How long: plan for 30-90 minutes. This review should be faster, and at a higher level than your teams’ product reviews.
Bring food. I promise everyone will like what you have to say when they’re loaded up with carbohydrates. Even bad news goes down easier with sweets.
1. Review your current product’s health
If your team is responsible for an existing product or product area, you’ll need to review how that product is doing. If you don’t currently have something in production that users are using, skip this part. Hopefully you’ll get something shipped soon.
When reviewing your product or product area’s health, make sure you connect what your focusing on to the metrics that matter for the organization.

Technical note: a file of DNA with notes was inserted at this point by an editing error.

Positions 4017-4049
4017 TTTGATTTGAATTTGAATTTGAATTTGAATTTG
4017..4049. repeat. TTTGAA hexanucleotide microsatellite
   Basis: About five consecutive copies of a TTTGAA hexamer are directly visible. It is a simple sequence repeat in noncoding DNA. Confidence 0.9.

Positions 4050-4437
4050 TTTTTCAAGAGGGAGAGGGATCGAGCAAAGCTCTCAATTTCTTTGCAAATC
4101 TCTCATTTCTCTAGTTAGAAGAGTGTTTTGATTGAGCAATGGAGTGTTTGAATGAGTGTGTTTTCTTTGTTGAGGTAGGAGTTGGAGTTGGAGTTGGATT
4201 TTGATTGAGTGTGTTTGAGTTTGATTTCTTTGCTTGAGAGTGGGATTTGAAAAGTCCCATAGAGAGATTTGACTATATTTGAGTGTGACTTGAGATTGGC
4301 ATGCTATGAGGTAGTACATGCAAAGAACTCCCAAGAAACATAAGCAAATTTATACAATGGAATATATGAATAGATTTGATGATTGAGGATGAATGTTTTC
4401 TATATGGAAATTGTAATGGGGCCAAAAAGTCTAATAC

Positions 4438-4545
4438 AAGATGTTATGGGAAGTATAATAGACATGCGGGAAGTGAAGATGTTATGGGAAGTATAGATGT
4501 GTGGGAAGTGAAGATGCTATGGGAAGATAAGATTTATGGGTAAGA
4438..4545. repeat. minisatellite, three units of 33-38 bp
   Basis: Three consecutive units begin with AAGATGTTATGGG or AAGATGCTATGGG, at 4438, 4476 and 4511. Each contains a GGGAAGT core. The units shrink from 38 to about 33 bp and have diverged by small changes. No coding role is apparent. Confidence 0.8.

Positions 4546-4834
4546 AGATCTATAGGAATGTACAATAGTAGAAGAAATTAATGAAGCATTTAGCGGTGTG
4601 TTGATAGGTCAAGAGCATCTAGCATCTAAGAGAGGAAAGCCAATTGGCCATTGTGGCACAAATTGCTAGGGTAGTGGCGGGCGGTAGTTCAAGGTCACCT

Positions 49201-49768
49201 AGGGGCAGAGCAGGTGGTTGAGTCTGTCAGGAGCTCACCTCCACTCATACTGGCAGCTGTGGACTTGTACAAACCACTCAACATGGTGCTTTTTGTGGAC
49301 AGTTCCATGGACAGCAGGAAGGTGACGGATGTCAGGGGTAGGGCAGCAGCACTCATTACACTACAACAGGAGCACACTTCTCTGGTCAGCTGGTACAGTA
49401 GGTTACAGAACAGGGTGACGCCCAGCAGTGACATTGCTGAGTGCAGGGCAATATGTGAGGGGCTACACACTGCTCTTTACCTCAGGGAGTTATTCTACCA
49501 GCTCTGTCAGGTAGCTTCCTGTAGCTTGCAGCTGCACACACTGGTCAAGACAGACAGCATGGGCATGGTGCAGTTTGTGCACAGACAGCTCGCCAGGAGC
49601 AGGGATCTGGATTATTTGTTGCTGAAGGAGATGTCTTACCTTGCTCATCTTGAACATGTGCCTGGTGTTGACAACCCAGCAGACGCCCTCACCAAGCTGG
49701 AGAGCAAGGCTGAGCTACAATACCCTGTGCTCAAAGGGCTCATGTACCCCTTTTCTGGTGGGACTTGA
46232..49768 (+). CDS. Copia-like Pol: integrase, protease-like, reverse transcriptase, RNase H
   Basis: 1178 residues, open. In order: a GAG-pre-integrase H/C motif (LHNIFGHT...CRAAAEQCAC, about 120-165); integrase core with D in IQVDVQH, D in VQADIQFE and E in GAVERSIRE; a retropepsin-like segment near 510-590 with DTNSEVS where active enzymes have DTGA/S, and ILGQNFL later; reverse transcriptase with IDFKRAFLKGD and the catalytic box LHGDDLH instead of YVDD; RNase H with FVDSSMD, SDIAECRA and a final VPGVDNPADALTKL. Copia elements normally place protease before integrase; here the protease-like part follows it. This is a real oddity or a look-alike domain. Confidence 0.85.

Discuss your product’s Key Metrics, or KPIs:
- What 2-4 metrics are you currently paying attention to about your product or product area and what are their values?
- How do those metrics connect to those that impact the business such as revenue, cost savings, or retention?
- How do they compare to what you expected? To the last cycle? To last month? To last year?
- What should you celebrate? What should you be watching out for?
Discuss any subjective data on your product:
- Quotes from customers about your current product that came from discovery work, customer surveys, or customer support
2. Review discovery work
Reviewing discovery is critical. The best time to get feedback from stakeholders is before you’ve invested lots of time building something. If you’re showing real lessons learned from putting software in front of customers and users, they’ll value learning what their customers actually think. Often, the only thing that trumps an executive opinion is a cold, hard fact.